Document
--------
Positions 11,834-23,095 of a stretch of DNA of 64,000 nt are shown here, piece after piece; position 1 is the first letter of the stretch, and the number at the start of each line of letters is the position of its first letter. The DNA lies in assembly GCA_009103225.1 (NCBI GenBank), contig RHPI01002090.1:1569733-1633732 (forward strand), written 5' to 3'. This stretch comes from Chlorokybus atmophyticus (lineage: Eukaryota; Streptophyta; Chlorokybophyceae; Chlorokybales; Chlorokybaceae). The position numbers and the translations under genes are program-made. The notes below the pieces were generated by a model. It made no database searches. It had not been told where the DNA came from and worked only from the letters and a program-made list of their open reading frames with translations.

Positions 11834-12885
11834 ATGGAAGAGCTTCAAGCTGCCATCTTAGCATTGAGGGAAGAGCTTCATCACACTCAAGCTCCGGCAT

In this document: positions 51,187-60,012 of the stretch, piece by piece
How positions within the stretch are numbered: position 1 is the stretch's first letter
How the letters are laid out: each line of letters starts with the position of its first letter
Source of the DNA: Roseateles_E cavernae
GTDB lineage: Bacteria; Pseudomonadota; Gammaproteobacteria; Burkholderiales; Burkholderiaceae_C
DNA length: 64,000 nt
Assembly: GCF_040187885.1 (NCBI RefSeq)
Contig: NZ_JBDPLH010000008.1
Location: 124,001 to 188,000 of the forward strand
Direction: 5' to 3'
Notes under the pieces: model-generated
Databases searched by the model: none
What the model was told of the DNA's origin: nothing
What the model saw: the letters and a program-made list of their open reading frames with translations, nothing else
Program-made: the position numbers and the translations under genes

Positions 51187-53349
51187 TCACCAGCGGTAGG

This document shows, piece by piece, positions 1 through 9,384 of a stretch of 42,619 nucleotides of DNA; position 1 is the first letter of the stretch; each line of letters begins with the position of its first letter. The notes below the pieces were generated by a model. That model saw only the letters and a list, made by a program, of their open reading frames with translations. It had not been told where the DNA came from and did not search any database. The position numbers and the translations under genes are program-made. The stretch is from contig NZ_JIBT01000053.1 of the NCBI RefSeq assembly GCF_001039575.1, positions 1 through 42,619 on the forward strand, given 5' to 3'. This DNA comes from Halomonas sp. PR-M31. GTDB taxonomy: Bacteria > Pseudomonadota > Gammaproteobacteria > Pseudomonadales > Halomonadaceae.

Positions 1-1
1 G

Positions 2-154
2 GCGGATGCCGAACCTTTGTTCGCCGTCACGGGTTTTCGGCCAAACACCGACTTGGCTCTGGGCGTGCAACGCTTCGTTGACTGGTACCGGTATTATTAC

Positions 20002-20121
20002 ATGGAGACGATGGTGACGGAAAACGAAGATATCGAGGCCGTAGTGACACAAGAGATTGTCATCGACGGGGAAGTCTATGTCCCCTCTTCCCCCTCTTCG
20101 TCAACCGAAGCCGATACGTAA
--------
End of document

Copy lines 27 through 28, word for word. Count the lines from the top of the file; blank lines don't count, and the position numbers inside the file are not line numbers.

20002 ATGGAGACGATGGTGACGGAAAACGAAGATATCGAGGCCGTAGTGACACAAGAGATTGTCATCGACGGGGAAGTCTATGTCCCCTCTTCCCCCTCTTCG
20101 TCAACCGAAGCCGATACGTAA